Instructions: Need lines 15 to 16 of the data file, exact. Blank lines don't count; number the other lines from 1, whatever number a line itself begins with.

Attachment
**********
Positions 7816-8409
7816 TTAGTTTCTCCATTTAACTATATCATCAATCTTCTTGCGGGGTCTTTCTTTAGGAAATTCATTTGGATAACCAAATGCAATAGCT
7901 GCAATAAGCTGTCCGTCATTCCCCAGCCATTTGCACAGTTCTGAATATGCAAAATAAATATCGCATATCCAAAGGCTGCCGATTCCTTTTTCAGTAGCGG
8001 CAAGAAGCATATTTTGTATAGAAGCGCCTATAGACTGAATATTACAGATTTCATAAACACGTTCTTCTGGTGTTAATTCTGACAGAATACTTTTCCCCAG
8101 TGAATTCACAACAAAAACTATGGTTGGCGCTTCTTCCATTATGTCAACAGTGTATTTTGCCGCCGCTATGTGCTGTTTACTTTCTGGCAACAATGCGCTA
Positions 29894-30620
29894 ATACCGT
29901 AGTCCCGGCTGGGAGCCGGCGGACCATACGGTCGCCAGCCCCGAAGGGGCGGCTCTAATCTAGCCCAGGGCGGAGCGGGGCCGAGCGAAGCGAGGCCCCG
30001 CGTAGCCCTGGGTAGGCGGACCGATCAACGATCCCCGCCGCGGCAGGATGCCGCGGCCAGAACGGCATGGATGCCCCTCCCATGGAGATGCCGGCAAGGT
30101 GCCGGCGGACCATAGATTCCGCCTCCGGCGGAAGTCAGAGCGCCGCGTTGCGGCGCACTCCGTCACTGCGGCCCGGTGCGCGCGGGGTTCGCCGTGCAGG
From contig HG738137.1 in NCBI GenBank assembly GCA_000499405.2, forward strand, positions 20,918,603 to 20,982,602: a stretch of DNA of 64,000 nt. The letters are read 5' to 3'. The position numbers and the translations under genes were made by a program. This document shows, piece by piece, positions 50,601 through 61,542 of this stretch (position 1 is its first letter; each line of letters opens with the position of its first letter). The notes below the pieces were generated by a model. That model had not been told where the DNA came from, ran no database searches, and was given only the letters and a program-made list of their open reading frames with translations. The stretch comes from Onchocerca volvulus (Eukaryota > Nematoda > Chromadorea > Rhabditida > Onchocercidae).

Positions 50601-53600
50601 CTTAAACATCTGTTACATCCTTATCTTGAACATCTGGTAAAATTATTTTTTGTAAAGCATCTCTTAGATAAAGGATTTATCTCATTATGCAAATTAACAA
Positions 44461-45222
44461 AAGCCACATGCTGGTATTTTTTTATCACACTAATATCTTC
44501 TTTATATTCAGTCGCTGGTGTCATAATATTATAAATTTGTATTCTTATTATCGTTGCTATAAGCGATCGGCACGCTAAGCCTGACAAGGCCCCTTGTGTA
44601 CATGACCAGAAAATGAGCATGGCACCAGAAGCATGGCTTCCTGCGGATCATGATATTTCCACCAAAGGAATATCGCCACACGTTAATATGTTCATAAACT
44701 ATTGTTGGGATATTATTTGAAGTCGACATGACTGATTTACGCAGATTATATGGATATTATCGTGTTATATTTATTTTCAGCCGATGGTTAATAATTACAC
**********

44461 AAGCCACATGCTGGTATTTTTTTATCACACTAATATCTTC
44501 TTTATATTCAGTCGCTGGTGTCATAATATTATAAATTTGTATTCTTATTATCGTTGCTATAAGCGATCGGCACGCTAAGCCTGACAAGGCCCCTTGTGTA